“If you could name the ‘Top Ten’ things in the Bible for which we should give thanks, what would they be?” — Miriam
My list will likely be different from that of someone else asked the same question, but I am thankful for the following “Top Ten” Bible truths:
God exists. He is infinite yet personal, holy yet close, just yet gracious. (Gen. 1; Ps. 66; 100; Isa. 6:1-8; Rom. 9:14-16; I Cor. 2).
“Can you explain what James is talking about when he says the ‘one who is rich should take pride in his low position? ’ ”— Roy
James is the “wisdom literature” of the New Testament, a collection of axioms, encouragement, instruction and warnings. Often the language is euphemistic: pithy and succinct, designed for maximum punch with minimal words. The passage to which you refer takes this form, using unexpected irony to make the point.
“Abraham is described as a man who ‘did not waver in unbelief.’ But didn’t he waver a little when he had a son by Hagar instead of Sarah?”— Shannon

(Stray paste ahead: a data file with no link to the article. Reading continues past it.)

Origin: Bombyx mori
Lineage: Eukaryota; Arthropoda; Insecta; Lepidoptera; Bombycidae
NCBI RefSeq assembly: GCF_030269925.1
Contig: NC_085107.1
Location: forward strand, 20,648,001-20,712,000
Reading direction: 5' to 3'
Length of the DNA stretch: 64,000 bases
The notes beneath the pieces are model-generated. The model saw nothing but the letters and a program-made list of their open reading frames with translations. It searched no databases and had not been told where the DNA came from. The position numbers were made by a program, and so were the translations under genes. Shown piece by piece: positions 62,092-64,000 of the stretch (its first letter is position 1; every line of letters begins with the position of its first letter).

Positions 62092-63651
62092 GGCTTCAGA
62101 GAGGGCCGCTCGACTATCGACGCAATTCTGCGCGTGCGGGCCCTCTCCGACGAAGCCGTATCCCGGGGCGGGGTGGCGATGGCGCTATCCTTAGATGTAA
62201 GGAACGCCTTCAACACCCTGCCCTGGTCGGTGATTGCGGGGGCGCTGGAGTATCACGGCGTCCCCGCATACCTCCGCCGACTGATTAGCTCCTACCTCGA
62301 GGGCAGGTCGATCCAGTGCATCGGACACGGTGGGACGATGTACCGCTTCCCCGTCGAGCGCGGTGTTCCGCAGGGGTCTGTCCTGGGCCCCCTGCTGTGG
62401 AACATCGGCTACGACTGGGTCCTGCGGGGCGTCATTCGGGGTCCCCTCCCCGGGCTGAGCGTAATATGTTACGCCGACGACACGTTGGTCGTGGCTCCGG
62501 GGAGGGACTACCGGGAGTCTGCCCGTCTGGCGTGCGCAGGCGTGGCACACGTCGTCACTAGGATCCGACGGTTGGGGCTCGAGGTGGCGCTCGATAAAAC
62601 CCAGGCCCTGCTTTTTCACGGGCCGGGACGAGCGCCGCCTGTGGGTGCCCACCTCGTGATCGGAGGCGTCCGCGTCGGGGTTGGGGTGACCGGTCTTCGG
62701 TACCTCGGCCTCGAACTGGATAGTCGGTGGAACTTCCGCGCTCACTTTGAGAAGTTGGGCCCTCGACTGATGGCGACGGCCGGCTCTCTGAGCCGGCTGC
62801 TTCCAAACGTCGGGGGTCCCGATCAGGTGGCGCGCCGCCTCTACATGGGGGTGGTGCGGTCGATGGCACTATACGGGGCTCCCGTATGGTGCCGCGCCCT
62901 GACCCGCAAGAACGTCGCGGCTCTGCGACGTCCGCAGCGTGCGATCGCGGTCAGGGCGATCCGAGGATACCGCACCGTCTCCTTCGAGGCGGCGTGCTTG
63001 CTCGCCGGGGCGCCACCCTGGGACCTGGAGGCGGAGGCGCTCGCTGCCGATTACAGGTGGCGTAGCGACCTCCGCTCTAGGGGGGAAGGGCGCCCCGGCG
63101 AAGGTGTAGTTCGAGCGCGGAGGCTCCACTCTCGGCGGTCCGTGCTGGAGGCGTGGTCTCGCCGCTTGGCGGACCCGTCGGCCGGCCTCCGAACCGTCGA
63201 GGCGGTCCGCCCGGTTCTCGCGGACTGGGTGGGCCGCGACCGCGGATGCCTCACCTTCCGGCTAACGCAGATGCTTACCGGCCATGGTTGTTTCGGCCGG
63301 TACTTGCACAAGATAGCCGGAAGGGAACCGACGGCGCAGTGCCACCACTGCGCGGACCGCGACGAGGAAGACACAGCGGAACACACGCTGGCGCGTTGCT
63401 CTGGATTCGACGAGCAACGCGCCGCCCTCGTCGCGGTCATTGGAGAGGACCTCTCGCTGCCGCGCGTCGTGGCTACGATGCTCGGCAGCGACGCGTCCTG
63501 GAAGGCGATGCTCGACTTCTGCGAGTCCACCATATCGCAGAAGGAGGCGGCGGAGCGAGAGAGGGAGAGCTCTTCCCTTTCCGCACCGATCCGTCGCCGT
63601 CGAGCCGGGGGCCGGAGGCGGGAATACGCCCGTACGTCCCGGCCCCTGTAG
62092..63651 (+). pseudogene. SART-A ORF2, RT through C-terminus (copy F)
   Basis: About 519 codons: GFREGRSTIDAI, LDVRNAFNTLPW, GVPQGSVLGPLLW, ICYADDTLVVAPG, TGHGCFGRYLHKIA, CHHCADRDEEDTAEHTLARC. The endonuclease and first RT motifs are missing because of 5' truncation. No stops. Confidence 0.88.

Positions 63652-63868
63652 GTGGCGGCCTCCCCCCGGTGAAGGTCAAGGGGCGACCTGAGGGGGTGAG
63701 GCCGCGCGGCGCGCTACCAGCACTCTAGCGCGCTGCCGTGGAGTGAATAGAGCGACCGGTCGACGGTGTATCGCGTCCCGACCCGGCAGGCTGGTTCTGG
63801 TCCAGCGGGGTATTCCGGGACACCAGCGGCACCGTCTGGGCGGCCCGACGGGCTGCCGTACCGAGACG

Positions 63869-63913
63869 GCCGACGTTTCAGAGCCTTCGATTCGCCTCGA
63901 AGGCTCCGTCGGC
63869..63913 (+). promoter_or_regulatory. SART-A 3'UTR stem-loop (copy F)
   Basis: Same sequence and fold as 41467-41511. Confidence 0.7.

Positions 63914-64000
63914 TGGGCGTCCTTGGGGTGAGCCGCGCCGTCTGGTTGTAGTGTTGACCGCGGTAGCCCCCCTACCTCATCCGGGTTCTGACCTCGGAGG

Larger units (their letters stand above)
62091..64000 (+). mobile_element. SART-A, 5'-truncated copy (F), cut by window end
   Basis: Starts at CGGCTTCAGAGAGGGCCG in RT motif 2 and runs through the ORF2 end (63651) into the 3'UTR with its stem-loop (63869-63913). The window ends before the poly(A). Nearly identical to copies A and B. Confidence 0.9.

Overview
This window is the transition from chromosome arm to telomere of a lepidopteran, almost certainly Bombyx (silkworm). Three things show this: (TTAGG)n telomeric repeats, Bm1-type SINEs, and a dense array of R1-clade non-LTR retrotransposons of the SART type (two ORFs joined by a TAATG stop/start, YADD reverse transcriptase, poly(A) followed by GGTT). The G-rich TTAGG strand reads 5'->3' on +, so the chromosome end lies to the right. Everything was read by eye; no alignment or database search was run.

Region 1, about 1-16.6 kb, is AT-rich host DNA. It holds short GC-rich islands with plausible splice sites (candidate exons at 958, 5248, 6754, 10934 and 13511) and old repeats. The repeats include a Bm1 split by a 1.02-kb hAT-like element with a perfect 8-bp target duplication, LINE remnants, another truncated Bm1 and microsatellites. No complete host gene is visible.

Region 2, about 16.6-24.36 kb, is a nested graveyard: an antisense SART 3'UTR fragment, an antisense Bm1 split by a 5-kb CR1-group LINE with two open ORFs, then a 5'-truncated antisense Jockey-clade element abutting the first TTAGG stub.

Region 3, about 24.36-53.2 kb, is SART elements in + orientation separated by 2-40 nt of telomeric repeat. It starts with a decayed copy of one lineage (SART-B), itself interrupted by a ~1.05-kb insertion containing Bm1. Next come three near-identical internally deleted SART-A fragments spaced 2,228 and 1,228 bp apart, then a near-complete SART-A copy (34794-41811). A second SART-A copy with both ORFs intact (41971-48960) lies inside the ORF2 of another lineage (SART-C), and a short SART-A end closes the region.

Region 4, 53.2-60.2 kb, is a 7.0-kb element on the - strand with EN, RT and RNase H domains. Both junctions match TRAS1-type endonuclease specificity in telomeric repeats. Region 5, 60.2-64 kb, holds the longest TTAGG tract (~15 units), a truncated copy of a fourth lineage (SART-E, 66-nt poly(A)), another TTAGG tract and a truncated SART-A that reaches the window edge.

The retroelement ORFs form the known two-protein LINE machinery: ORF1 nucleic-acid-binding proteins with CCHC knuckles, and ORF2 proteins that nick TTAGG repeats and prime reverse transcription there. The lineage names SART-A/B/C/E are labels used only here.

The story of Abraham to which you refer is found in Gen. 15-18, 21-22. God promised to bless Abraham with a son in spite of the fact that both he and his wife, Sarai, were quite advanced in age. Abraham believed God, but it took him awhile to grasp fully just how God would fulfill the promise.
“Halloween was on Sunday this year. That made me wonder again if Christians should celebrate this ‘holiday.’ ” — Chris
Many Christians do not “celebrate” Halloween as a matter of both faith and conscience. Adequate biblical justification may be found to justify avoiding this holiday, which has its roots in paganism. Furthermore, Halloween is likely “over the top” in terms of too much money spent and too much focus on the acquisition of tooth-rotting candy.